Sir Geoff Hurst no doubt provided some inspiration when he shook hands with England before the game and one of his West Ham successors, the polished Matthew Upson, was soon providing a little more with his goal. But then there was never any question about the origin of an unfamiliar team's most coherent work. Again, it was made in Italy.
Fabio Capello has some relentless adversaries in the club and country battle that grew so intensely in the build-up to this game, but not one of them can dispute the fact that any time he wins to spend with his players is hungrily seized upon.
Meaningless game, were we saying? There can be no such thing when England visit the gaunt old stadium where Hitler used to strut and pose and if there was any doubt about this it was swept away by the angry reaction of the 74,000 crowd to the almost casual subjection of the home team in the first half.
However, no amount of careful team building can cover the kind of catastrophic confusion that allowed the outplayed Germans back into the game. Scott Carson, so desperate to banish the memory of his mistake against Croatia in the last stride of the failed bid for European championship qualifying, was plunged back into torment when he and John Terry conspired to allow Patrick Helmes to shoot into an empty net.
That brought a parity that was much less than Capello and his team deserved after controlling almost all the action, to such a degree at times that the arrival of national hero Lukas Podolski in the second half was greeted as some last chance of redemption by the German fans.
Yet England, even this virtual second-string version, seem to have acquired levels of confidence that would have seemed like some kind of fantasy this time last year.
Terry redeemed his contribution to the defensive blunder when he headed in the late winner from a free-kick by Stewart Downing, one of several Englishmen who seemed to grow a little more in composure, and stature, throughout the game.
Others included Aston Villa's new cap, Gabriel Agbonlahor, who when he left in the second half had given Capello the encouraging picture of a young player of wounding pace and developing assurance, and full-back Glen Johnson. At one point Johnson went by three opponents as he probed into the German defence with the look of a player who seemed to believe he was equal to any situation.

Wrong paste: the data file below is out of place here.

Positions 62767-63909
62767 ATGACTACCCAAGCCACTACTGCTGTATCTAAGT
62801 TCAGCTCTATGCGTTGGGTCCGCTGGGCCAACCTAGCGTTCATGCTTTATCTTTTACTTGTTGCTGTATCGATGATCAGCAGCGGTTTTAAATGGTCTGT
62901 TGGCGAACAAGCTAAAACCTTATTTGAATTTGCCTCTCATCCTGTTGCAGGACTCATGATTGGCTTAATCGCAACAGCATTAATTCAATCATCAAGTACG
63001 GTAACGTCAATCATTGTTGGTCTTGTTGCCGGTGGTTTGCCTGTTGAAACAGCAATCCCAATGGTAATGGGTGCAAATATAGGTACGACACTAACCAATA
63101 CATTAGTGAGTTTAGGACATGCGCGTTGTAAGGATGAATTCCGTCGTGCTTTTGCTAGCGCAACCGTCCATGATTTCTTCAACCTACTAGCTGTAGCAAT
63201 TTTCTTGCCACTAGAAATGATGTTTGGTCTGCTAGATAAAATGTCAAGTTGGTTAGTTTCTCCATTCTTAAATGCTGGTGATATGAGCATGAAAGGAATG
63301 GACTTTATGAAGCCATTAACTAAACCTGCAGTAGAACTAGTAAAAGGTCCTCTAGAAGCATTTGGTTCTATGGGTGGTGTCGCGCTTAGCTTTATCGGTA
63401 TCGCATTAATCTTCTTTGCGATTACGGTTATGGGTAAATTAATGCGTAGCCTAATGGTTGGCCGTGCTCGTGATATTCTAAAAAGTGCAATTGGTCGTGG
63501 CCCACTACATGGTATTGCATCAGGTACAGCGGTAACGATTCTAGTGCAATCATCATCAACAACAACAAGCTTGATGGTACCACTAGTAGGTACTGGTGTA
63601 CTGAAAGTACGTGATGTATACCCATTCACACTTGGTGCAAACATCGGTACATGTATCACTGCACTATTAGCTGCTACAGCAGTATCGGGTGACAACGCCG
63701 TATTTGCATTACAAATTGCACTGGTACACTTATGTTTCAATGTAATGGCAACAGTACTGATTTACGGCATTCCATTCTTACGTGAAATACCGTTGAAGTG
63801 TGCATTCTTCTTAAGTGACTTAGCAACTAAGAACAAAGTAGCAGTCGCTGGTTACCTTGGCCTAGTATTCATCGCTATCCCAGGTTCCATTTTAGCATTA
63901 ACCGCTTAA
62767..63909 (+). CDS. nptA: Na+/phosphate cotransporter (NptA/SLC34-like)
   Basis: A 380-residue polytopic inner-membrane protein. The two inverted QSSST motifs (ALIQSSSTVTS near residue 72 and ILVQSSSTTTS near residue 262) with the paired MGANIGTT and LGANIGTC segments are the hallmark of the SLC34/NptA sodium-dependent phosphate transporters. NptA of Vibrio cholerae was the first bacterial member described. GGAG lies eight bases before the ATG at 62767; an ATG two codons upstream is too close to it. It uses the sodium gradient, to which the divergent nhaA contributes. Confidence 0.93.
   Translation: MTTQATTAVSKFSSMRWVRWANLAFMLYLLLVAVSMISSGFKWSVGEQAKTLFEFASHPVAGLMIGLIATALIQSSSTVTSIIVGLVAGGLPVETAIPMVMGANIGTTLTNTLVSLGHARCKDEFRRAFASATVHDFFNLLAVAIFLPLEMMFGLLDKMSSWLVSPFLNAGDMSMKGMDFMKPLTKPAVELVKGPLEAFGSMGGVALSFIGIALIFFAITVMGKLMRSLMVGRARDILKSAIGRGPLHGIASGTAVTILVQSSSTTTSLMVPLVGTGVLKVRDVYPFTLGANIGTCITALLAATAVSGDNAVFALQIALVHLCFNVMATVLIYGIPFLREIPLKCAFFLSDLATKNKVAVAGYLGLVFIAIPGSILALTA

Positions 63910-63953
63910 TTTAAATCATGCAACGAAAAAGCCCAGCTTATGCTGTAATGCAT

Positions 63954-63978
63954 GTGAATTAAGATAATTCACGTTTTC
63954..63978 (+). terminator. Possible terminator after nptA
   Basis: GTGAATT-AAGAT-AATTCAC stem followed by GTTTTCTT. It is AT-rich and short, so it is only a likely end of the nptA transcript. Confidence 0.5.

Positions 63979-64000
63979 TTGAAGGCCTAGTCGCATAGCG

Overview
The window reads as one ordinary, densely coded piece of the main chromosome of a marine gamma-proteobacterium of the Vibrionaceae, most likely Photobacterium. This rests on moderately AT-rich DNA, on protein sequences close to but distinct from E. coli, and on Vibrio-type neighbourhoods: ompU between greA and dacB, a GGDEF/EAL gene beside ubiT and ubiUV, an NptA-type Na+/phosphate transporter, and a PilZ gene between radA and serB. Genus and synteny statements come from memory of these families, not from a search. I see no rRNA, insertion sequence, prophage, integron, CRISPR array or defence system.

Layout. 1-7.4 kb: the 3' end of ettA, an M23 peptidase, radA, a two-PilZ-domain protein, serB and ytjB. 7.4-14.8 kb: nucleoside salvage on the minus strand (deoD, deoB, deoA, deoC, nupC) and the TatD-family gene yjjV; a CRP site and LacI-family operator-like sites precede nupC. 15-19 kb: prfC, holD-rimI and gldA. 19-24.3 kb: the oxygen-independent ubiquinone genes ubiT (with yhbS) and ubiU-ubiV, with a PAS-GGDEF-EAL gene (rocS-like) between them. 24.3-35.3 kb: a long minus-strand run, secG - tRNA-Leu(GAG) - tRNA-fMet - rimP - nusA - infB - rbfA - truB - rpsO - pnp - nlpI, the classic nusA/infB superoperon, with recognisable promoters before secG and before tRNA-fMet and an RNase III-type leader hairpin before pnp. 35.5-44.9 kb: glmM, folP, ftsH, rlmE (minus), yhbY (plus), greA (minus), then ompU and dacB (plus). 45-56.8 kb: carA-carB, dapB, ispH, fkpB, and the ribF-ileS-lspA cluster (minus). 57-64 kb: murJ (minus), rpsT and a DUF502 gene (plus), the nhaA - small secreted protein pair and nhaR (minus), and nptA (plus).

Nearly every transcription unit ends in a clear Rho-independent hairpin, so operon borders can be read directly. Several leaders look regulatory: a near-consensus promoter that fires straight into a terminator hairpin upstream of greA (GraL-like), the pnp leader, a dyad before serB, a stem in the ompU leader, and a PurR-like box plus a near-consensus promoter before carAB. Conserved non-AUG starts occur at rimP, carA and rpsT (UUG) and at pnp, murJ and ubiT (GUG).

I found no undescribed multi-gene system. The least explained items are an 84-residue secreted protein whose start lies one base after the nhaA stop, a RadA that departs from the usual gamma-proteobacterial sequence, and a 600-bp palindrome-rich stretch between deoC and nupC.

The more experienced Michael Carrick also made this point, once threading an exquisite pass between the central defenders. When substitute Darren Bent missed from in front of an open goal, and Shaun Wright-Phillips sent a stunning shot against a post, England had put themselves into position to deliver a withering score-line. But the impression was still fairly complete: Capello is building into his charges a depth of belief in their ability to reimpose themselves on a game. Of course let's be clear, this was a wretched German performance, but Capello came here to develop work that brought such striking results in the early World Cup qualifying - and he succeeded with the material available to him.
Sadly for Carson one moment of redemption, a fine save from a quickly delivered long ball, such composure was still a thousand miles away at the end of night which brought such generous bounty to so many of his team-mates... and fresh confirmation that they are being organised by a man who knows pretty much precisely what he is doing.
Capello's men, the big stars and those who yearn for a more permanent place at the centre of the stage, are now gaining some significant battle ribbons. The one acquired here in Berlin can be added to those of Zagreb and Minsk. Put them together and they form a mosaic which, who knows, might just turn out to be bewitching.
For the moment there is no question that it is one coloured by the bright hue of hope. Hopefully, it might just be sufficiently so to encourage that Capello is indeed right to fight so hard for the men and the time he is putting to such good use.Reuse content